Week 11; March 24th-30th Blog Entry #3 (Done by J).

A Manly Mistake? Or a Preposterous Parody?

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Generation Z’s, or more fittingly, iGeneration’s understanding of gender, race, and culture are unavoidably flooded and influenced by technology and media. As a result, media provides society with gender specific constructions about masculinity, femininity, how to act, think, and feel. In particular, advertisements are a form of media that are guilty of enforcing gender stereotypes, especially in the form of parody. A parody is a widely used tool that humorously exaggerates certain themes or messages about society, while leaving an underlying message. They tend to be effective because of their relatable content that can be passively digested by the general public. Parodies, however, are quite frequently created as heedless attacks towards controversial topics such as gender. A commercial titled Summer’s Eve uses parody to sell gender specific body wash, revealing the inappropriate use of gender socialization, a homozygous view on male intelligence, and heteronormativity, ultimately contributing to the commercial’s flawed representation of gender.

The Summer’s Eve commercial is intended to sell a distinctly female body wash by enforcing its femininity. Using humour, Summer’s Eve makes the clear distinction between what is appropriate for males versus females. The complex plot involves a man showering, when his wife reveals that he is using a female body wash made safe for a woman’s ‘v’. Horrified, he feverishly sets off to remind himself and gain back his manhood, which the soap supposedly washed away. He dramatically engages in stereotypical male activities that represent strength and aggression such as painfully belly flopping into a pool, and pulling a car with him teeth. Not only are these stereotypes completely inaccurate, but they are too often taught to viewers through media and gender socialization.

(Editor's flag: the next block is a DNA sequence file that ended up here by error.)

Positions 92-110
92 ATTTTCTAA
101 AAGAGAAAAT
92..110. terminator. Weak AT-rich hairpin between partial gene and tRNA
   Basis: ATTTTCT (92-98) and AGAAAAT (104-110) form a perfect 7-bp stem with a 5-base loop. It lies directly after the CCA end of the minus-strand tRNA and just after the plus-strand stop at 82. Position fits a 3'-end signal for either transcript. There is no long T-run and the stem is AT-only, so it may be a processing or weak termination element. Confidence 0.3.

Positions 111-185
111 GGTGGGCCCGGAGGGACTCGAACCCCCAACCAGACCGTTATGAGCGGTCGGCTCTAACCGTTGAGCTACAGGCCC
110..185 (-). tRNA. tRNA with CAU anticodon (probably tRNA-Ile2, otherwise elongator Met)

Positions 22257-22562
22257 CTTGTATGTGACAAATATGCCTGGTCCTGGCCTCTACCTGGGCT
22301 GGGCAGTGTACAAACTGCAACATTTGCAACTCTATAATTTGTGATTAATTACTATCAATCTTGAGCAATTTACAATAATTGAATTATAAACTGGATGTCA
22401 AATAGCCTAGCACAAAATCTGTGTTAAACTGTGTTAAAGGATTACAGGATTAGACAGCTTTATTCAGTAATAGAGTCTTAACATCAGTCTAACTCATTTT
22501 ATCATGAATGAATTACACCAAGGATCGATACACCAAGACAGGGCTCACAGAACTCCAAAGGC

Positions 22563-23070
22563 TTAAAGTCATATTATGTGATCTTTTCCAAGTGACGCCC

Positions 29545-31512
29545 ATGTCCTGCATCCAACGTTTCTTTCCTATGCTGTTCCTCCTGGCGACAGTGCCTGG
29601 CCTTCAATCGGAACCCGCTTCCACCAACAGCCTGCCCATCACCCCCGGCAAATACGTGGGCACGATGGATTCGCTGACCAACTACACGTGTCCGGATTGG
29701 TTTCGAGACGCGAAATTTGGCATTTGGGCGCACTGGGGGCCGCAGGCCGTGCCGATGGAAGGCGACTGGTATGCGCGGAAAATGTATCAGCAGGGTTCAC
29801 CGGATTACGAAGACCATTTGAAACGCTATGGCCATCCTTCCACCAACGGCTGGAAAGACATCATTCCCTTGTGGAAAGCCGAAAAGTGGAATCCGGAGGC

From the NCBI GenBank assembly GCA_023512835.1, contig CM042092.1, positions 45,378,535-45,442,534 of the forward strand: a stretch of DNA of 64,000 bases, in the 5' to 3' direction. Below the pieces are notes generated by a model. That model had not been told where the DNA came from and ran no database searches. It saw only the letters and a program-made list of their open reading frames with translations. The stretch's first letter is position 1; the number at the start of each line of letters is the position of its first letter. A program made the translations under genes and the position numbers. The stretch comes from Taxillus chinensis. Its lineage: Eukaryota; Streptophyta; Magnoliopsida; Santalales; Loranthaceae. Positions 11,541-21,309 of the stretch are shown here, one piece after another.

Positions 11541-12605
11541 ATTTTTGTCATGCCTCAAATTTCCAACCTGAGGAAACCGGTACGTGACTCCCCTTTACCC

As outlined in Gender, Race, & Popular Culture, gender socialization is a process of interaction in which individuals learn the gender norms or their society, and how they fit within them (3). Children especially, develop and understanding of masculinity, femininity, and androgyny. The Summer’s Eve commercial is a tool for gender socialization because it teaches the viewers that “womanly products” are strictly for women, and men must display “masculine traits” to be a true man. The creators of the commercial may have believed the stereotypical male activities were natural or necessary in order for the man to reassert his masculinity, however this can damaging to the viewer. Creating an individual dimension on what is considered male, or how one should act to be male reinforces gender stereotyping. Associating aggression, self-confidence, and competition with men may not capture or define what is means to be male to certain people. Whether individuals do so at all, or only at certain times, all men are bound to express so-called “female traits” such as sensitivity and innocence at some point in their life. The truth of the matter is, men and women really aren’t all that different, yet the Summer’s Eve commercial encourages unnecessary gender distinctions. 

A significant concern in this commercial that may go unnoticed, but should be noted, is the offensive remarks made towards men. The Summer’s Eve commercial is visually humorous because of the heavy implication that men are mindless and immature enough to think that a body wash can actually rid them of their Y chromosome. It suggests that men are wrapped up in assuring themselves of their gender identity and will go to extreme lengths to prove their manly power and maintain their pride. This “joke” reinforces the homogenous viewpoint of men and their intelligence. Homozygosity refers to everyone being the same or similar in kind (Tolmie). In the Summer’s Eve commercial, their reference to masculinity on a large scale implies a large-scale homozygous depiction of all men as virile and idiotic. Not only is this a flawed representation of men, but as with gender socializing, viewers are learning stereotypical ideas of what it means to be a true man; muscular and fearless, but a fool. This parody might be funny at surface level, but is actually quite offensive towards male intelligence.